With the heat of the summer come many joys: an excuse for mid-afternoon ice cream cones, lazy days at the beach, barbecues at dusk capped with extra-gooey s’mores.
Decidedly less joyous, however, is the cost of keeping your home at a reasonable temperature in the midst of the hot season. And while the Wall Street Journal recently reported that the average summer temperature — and therefore, the average summer electricity bill — will be lower this year, temperatures won’t dip so drastically that all energy-saving measures should be thrown out the window.
“The investments people would make in controlling cooling costs would last for a decade at least,” said Abigail Daken, a product manager for Energy Star. “When you talk about sealing the home more tightly, or upgrading heating and cooling, those are long-term investments and I wouldn’t look at it as for just this summer when considering that kind of purchase.”
Replacing your cooling system with a more energy-efficient model can be a great way to cut back on home energy usage, but it isn’t the only way to control your utilities bill. Here’s what you need to know about keeping your bill — and your thermostat — as low as possible this summer:
Your utilities company wants to help. Suzanne Jones, a vice president at the Association of Energy Services Professionals, said that many utility companies will offer a home-energy audit for no or little cost. All you have to do is pick up the phone and ask, and they’ll send an auditor to look at your floors, HVAC system, doors and other nooks and crannies to see where you might be leaking cool air (and offer recommendations on how to plug those leaks). “It sounds counterintuitive, but utility companies want their customers to save money and energy, said Jones, noting that if customers used energy more efficiently, energy suppliers wouldn’t have to spend money building more power plants. Jones also recommends seeing if your utilities company offers any sort of “time of use” program. Under these programs, you’ll get a discount on your bill if you agree to use your appliances during off-peak hours (like only using the dishwasher after 8pm, for example).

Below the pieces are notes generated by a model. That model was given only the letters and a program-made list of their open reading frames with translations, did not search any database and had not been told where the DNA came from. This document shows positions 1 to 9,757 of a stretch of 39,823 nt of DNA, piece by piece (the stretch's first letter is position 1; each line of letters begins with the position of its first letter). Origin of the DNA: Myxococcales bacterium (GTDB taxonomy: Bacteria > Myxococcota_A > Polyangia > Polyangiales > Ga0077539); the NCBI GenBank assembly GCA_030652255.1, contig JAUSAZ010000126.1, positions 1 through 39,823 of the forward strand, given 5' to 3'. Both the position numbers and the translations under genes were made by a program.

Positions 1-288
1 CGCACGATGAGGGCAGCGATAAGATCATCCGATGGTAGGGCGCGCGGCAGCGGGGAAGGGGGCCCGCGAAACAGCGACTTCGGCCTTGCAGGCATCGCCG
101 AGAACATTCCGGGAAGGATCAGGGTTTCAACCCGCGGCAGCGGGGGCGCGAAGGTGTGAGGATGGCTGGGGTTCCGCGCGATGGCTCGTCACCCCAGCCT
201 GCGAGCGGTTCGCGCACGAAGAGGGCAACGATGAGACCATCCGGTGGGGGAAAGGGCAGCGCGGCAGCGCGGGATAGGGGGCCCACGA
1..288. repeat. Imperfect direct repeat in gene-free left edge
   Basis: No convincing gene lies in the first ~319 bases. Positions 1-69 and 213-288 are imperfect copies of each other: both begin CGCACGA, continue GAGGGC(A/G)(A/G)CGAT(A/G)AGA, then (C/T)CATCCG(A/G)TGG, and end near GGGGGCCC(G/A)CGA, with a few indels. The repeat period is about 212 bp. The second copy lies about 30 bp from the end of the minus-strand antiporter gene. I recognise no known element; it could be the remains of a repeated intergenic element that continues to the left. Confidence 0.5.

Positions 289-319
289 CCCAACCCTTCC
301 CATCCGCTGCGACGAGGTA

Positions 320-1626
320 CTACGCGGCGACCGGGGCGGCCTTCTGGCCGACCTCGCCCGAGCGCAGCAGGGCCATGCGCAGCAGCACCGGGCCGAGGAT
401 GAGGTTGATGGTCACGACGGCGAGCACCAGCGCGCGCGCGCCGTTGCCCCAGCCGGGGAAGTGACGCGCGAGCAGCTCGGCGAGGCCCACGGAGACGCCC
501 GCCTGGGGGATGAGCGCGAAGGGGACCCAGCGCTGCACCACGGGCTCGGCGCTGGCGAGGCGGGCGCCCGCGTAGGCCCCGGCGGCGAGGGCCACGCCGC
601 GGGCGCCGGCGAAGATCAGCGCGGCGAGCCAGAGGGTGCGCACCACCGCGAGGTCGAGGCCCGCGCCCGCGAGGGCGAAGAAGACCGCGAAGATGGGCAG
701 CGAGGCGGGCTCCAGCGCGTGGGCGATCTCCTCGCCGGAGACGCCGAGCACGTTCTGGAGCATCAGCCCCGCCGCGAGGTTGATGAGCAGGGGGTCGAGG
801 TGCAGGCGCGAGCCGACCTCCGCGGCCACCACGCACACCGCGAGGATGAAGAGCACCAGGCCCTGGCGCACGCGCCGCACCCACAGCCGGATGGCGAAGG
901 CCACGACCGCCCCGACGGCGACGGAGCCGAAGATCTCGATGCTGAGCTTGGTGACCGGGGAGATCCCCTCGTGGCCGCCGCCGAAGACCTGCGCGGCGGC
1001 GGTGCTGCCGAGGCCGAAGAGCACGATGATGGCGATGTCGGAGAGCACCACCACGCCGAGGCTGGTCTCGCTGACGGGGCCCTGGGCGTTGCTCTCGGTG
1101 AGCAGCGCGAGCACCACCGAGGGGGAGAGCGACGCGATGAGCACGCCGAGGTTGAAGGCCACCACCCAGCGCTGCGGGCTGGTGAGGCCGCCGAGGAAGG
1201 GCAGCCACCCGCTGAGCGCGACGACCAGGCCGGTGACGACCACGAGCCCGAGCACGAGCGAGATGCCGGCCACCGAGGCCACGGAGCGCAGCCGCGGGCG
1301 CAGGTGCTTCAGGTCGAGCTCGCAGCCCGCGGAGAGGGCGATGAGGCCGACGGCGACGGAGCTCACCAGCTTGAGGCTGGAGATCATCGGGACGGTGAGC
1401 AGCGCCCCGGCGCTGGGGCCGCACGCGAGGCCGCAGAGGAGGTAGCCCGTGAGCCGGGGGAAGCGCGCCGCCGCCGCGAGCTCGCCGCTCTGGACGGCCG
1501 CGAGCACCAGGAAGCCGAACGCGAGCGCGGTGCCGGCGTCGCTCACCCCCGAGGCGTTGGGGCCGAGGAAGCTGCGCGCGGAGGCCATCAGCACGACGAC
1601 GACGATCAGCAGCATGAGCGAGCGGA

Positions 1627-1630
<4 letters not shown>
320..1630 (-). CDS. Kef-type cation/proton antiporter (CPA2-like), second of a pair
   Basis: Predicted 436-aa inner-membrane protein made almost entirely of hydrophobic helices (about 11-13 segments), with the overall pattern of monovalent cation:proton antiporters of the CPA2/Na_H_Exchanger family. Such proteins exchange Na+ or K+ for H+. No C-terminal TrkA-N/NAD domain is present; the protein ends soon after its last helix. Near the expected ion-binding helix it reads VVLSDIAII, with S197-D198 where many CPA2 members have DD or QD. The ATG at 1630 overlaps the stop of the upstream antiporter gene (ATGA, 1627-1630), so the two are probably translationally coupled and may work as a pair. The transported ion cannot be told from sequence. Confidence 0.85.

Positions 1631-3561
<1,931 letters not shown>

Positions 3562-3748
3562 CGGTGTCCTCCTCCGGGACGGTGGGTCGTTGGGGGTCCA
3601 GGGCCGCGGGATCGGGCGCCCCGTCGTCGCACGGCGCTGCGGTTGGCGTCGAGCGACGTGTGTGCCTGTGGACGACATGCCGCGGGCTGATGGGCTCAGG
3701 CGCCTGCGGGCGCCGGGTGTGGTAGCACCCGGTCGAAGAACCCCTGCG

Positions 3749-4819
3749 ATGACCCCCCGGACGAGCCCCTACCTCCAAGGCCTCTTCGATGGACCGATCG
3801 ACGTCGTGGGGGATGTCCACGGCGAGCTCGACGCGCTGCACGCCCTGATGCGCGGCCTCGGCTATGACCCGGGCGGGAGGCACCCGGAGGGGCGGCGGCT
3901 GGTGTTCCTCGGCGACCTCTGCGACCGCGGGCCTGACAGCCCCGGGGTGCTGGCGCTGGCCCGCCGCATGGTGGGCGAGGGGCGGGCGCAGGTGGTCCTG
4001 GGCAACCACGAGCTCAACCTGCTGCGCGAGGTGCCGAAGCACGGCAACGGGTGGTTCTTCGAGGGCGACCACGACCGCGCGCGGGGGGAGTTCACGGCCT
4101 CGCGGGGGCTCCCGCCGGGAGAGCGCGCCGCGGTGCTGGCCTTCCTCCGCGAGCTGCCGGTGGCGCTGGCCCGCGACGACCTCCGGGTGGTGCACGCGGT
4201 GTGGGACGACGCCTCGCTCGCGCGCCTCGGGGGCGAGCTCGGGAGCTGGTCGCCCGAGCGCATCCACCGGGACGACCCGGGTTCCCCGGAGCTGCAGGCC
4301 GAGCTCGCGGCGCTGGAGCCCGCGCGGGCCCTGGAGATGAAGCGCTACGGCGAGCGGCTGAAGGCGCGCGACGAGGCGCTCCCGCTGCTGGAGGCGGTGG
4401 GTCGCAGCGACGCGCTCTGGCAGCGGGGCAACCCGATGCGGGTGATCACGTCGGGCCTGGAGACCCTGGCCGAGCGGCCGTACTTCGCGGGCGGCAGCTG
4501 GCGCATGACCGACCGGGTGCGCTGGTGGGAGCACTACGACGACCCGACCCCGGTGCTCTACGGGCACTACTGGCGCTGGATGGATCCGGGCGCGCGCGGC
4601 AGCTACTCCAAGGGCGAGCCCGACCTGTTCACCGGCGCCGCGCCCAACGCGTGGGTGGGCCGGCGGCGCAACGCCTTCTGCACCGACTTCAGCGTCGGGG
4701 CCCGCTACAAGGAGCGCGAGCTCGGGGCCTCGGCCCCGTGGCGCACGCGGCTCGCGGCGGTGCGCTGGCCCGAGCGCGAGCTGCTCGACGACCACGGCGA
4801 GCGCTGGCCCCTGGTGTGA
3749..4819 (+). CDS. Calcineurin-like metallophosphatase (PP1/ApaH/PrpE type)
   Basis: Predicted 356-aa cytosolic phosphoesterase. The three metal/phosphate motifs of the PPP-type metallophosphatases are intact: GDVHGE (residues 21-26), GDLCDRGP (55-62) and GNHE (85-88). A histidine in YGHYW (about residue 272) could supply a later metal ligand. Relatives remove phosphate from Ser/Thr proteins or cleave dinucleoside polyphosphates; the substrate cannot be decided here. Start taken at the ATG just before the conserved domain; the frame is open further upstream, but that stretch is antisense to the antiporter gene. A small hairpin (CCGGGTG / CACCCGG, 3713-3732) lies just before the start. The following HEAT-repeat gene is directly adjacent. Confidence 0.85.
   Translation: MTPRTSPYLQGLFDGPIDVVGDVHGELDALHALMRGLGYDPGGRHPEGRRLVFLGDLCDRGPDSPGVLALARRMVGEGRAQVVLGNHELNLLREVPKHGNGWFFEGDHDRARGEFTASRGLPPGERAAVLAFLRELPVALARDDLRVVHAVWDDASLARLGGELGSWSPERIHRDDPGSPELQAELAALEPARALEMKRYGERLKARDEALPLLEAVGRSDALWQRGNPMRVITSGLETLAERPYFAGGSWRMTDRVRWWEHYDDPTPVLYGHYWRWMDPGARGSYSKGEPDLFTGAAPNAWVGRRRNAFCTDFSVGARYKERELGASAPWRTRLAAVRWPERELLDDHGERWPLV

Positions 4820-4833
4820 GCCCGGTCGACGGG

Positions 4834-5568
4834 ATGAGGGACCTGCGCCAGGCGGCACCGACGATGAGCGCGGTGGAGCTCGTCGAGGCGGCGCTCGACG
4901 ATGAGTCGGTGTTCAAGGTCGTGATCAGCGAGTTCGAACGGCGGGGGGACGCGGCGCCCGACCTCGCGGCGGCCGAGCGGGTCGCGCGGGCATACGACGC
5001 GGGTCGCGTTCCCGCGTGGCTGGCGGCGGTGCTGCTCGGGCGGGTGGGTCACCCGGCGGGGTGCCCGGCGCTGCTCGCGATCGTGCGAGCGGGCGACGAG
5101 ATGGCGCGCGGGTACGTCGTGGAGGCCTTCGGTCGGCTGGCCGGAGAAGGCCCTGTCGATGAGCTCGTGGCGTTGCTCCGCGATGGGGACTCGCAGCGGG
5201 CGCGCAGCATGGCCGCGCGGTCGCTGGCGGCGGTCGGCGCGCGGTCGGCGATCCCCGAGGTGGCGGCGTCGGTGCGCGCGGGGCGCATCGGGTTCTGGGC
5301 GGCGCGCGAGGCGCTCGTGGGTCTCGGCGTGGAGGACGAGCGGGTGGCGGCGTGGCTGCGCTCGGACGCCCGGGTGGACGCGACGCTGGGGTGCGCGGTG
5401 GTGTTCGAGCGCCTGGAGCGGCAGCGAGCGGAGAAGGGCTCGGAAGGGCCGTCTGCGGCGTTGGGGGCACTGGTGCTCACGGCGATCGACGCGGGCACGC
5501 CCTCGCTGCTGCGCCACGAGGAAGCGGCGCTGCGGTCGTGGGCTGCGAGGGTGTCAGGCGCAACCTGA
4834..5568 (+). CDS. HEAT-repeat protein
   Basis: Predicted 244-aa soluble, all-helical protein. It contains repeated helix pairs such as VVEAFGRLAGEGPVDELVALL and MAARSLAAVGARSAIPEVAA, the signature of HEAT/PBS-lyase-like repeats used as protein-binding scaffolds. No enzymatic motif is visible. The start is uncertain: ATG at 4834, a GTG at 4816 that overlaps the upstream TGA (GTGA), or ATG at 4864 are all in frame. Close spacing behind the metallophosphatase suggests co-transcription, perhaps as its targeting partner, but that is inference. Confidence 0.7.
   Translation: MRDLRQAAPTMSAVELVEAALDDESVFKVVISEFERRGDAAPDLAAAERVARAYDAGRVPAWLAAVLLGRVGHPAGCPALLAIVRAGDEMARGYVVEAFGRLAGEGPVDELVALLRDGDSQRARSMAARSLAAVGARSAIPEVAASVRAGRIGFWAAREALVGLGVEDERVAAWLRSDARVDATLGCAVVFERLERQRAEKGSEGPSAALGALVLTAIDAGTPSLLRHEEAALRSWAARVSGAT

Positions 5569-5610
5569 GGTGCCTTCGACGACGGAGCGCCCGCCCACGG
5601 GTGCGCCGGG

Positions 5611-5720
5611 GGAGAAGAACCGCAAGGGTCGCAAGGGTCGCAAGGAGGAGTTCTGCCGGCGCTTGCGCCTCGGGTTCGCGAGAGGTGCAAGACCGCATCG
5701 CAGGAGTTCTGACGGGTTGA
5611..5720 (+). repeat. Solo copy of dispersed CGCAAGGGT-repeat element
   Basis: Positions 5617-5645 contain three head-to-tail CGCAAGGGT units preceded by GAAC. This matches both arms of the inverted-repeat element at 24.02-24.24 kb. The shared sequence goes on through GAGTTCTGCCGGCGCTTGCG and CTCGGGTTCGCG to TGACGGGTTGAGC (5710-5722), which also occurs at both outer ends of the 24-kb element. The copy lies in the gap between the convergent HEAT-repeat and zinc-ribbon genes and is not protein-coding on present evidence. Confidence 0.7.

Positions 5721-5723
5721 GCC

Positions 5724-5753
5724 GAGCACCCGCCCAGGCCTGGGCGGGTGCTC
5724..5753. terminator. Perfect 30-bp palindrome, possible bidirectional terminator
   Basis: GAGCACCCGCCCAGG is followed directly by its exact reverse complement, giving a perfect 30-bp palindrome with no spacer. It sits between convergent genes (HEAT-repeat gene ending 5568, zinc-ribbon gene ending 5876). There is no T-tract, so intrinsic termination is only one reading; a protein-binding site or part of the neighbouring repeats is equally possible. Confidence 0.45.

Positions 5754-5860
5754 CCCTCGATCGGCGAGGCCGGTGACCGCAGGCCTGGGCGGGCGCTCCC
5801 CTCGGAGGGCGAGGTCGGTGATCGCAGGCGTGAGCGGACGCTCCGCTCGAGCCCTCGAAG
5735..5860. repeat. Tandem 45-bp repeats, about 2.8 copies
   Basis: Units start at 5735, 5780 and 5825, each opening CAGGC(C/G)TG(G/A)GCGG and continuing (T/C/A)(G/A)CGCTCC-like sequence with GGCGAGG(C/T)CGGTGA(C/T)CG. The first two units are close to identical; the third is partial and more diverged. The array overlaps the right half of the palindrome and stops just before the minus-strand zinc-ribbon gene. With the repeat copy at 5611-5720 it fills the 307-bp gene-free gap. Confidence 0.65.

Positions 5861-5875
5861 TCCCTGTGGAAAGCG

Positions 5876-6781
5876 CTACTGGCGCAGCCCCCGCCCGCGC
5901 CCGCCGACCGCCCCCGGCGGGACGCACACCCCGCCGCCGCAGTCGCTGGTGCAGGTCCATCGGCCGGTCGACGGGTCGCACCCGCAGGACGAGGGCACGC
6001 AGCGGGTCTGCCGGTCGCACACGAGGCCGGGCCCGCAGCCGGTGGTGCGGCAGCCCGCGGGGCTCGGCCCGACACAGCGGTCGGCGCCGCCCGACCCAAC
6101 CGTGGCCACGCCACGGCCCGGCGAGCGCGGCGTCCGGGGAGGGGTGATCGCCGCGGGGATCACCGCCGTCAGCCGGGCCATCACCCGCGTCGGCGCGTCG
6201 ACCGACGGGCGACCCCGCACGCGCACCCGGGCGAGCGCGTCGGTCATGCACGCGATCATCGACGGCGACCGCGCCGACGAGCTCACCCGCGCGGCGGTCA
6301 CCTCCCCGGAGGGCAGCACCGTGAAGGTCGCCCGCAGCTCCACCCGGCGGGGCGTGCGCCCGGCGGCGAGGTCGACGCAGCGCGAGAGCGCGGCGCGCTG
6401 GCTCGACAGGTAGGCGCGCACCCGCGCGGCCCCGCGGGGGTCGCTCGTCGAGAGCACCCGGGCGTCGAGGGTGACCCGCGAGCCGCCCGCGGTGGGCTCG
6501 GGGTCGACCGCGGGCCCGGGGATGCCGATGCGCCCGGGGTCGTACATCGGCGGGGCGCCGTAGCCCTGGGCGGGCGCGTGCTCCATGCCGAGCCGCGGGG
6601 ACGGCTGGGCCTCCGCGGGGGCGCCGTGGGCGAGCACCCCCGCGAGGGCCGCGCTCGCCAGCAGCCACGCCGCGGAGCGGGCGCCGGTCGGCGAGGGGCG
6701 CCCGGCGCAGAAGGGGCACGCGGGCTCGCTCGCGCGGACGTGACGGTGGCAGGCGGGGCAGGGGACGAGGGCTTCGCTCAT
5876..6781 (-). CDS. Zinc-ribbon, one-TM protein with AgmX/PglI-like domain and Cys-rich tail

Clean your air filters. According to the experts, this is the quickest and cheapest way to make your home more energy efficient. Not only will keeping a clean air filter on your cooling system will help it use less energy, but it will also help the unit last even longer. “Otherwise, it’s gasping for breath,” Daken explained. Daken recommends checking the filter for dirt once a month, and says that if you’ve never checked the filter before, it’s easy to learn how. “A lot of people don’t know how to do it. Get a handy friend, or ask contractor to show you how to do it,” she said.
Go-go-gadget. Surely you’ve heard that one way to cut down home energy costs is to unplug appliances when you’re not using them, since even a toaster draws power when it’s not in use. However, if you’re the forgetful type, there are now gadgets that do this for you. The first: a smart power strip. “It looks like a basic power strip, but it’s not,” Jones said. “Smart power strips can detect when a device is not in use, and they power it all the way down to a trickle charge.” These cost roughly $25 to $50 per strip, and Jones estimates that they will save you $50 to $75 per strip, per year. The second device: the Modlet. It’s essentially a wifi-enabled outlet that you plug into your existing outlet, and you can monitor it from your smart phone. Jones said that these are especially good for window air conditioning units: rather than blasting the unit all day so your home is cool when you return from work, you can turn the unit on from your smart phone just an hour before you’re home. Modlets retail for about $50, and Jones says they’ll save you about six percent on your cooling bill.
Fan it out. Did you know that if you turned your thermostat up by just two degrees and turned on a ceiling fan, you’d shave 14 percent off your cooling bill? It’s true, says Energy Star. And you can compound that savings by investing in a ceiling fan with a direct-current (DC) motor, which is a newer type of motor that uses less electricity. “They use about one-third of the electricity of conventional fan, so it’s a huge jump in efficiency,” Daken said.